State Senate candidates spar, create clear distinctions |

State Senate candidates spar, create clear distinctions

Republican Don Suppes, left, and Democrat Kerry Donovan took on the issues and each other in their second debate Thursday night.
Randy Wyrick | |

The next debate

What: Local candidates debate.

When: 6 p.m. Tuesday.

Where: Eagle County Building, 500 Broadway, Eagle.

Cost: Free.

Information: Candidates for county commissioner, sheriff, coroner and other countywide offices will debate the issues.

To view Thursday’s state House and Senate debates, go to

EAGLE – Vast differences exist between two state Senate candidate, and they made them clear in a televised debate.

Republican Don Suppes and Democrat Kerry Donovan squared off Thursday for their second debate of the political season. Not invited to the debate was Lee Mulcahy, a Libertarian from Aspen.

Suppes and Donovan differed in several areas, including most of the hot button issues.

Suppes is mayor of Orchard City and owns and runs his own heating and cooling business. He said he understands small businesses and the relief they need from government interference.

“I’m a small businessman and a small government man, and I have the track record to prove it,” Suppes said. “Colorado should be better to its businesses. Businesses are the regulation enforcers and the revenue drivers. What qualifies me to serve in the state Senate is my success as a businessman and mayor.”

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Donovan serves on the Vail Town Council and pointed to her experience working in the public schools — she works for Ski and Snowboard Club Vail and tutors at Vail Ski and Snowboard Academy.

“I was raised with a value of service in my family,” Donovan said. “I wear ski boots and cowboy boots, and that means I can go down there and walk a lot of different lines.”

Gun restrictions

Suppes said the new gun laws are another case of overreach by the Democratic-controlled Legislature. He then called for more mental health funding.

“I disagree with these gun laws 100 percent. The Constitution is very clear; I don’t think any gun problems can be fixed by going after law abiding citizens,” Suppes said. “Mental health is woefully underfunded … I would be all for repealing these gun laws.”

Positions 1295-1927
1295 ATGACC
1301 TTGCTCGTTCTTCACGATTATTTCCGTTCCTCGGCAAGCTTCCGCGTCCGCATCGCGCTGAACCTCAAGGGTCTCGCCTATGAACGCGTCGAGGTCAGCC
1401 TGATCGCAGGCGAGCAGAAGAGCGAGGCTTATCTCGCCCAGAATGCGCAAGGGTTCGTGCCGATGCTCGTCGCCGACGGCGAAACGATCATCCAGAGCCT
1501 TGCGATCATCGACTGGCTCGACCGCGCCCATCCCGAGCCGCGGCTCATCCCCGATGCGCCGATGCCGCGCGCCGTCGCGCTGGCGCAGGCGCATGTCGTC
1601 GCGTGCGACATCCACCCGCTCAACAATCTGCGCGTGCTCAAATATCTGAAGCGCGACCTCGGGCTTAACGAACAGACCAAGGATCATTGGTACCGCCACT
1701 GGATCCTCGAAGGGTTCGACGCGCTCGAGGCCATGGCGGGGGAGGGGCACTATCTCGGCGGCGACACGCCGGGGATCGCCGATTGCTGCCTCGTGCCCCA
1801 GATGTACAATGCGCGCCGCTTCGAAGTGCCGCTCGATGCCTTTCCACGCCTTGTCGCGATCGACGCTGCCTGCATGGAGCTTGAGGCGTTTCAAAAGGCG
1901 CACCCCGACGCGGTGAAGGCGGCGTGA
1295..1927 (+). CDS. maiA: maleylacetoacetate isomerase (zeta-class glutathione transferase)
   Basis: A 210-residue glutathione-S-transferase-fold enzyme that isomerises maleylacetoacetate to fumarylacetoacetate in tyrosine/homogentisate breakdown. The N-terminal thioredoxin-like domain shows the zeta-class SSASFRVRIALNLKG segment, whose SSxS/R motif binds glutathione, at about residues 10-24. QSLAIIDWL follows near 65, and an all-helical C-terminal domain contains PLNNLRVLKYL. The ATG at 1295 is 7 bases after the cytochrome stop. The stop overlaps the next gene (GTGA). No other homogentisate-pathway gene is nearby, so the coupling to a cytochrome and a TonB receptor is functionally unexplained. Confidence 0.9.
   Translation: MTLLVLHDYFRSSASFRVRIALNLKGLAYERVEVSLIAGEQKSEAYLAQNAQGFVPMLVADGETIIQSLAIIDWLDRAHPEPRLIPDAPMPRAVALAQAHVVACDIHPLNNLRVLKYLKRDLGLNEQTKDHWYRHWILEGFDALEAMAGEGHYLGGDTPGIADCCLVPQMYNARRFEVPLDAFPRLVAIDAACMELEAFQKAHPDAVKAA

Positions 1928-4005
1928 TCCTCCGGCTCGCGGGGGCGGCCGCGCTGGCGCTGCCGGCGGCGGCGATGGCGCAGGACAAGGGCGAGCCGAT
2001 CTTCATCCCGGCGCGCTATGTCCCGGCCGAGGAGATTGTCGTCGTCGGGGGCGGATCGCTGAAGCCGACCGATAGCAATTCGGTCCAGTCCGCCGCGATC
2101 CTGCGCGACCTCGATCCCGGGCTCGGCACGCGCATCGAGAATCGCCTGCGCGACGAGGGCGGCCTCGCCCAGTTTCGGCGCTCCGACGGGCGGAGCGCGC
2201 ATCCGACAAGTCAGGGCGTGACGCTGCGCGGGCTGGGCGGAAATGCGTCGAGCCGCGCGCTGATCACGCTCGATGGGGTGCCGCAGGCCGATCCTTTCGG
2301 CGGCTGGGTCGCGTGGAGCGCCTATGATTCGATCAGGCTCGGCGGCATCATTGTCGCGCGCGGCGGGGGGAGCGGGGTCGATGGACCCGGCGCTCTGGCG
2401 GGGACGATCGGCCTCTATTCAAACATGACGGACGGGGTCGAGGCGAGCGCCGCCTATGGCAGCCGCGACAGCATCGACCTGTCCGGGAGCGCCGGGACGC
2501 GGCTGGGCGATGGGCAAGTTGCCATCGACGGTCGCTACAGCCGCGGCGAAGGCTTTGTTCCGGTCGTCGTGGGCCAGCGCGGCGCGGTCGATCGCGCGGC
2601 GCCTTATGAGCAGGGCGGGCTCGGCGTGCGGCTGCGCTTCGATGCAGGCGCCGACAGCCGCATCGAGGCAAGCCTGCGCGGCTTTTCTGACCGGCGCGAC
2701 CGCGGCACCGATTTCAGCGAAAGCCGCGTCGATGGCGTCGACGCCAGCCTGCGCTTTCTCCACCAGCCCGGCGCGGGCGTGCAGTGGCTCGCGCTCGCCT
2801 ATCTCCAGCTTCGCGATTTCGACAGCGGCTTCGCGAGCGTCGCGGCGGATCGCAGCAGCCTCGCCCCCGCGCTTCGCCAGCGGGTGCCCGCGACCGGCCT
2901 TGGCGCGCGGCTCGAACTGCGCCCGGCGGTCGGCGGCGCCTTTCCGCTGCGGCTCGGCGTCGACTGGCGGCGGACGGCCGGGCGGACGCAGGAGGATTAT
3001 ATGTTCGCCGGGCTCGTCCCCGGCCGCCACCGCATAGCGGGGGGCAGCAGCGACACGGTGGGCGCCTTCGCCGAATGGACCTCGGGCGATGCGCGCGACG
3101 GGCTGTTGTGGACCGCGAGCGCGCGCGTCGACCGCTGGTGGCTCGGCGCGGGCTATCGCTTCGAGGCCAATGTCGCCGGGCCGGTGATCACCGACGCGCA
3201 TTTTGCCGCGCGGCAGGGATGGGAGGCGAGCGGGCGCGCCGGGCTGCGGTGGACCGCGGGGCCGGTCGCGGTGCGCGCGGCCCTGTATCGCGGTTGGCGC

Donovan said she does not support further restrictions on gun ownership, citing her work on her family’s ranch.

“As a rancher, a gun is a tool,” she said. “Growing up in a hunting family, the transition from summer to fall is black powder season.”

She said she supports expanded background checks and a law that requires people applying for a concealed carry permit to apply and test in person, not online.

“It’s a common sense gun safety law that I stand behind,” she said.

She said she would not have supported the limit on the number of rounds a gun’s magazine can hold.

“It’s not an enforceable law, and we’ve heard that from law enforcement across the state,” Donovan said.


Colorado’s Democrat-controlled Legislature rolled out a program to provide drivers licenses and in-state tuition for people in this state illegally.

Suppes, who is fluent in Spanish, opened his answer with an address in Spanish, explaining his support for families. He added, however, that it’s a federal matter and the best state lawmakers can do is urge sensible congressional action.

“On a state level, anything we do is pandering. It’s not fixing the problem,” Suppes said. “The more we promote these kinds of program, the more we compound the problem. To say it won’t increase that is just nutty.”

Donovan said the roll-out for the drivers license program has been rough, but supports in-state tuition.

“Any time we can get young people into our college system, it creates a better person,” she said. “The driver’s license bill is a good attempt by Colorado to be proactive where the federal government has been inactive.”

Requiring renewable energy

Democrats in the state Legislature passed Senate Bill 252, which mandates energy utilities to provide 20 percent of their energy through renewable sources. It also limits utilities to 2 percent annual rate increases.

Suppes opposes it, saying the bill has artificially increased energy costs for homes and businesses.

“It’s putting the burden on working people. Grandpa and Grandma are trying to decide between meals and medicine,” Suppes said.

He said in his business he helps people improve their energy efficiency every day.

“We have to be smarter about using electricity,” he said.

Donovan said the conversation should revolve around opportunity, and making Senate District 5 a model for businesses utilizing clean energy. She said the 20 percent renewable requirement can be reached with that 2 percent cap.

“We have small business that crop up all the time and it’s surprising what good ideas they bring,” Donovan said. “We need to make it known that Senate District 5 is the place to start new business.”

Suppes countered by saying that Colorado now pays the second highest electric rates west of the Mississippi, that only California’s are higher.

Working for bipartisan solutions

Donovan said she’d create a Western Slope caucus for state lawmakers of both major parties.

“Perception doesn’t always match reality; 90 percent of bills were passed on a bi-partisan basis,” Donovan said. “To end the partisanship, I’d move to build a Western Slope caucus. We need a unified voice.”

Suppes said many of the problems don’t start with political party affiliation.

“A lot of the issues we face won’t be Republican versus Democrat, it’ll be urban vs. rural,” Suppes said. “I have no problem standing up to my caucus. We need to have that rural voice in the state Senate. Too often representatives vote with urban lawmakers just because they’re with the same party.”

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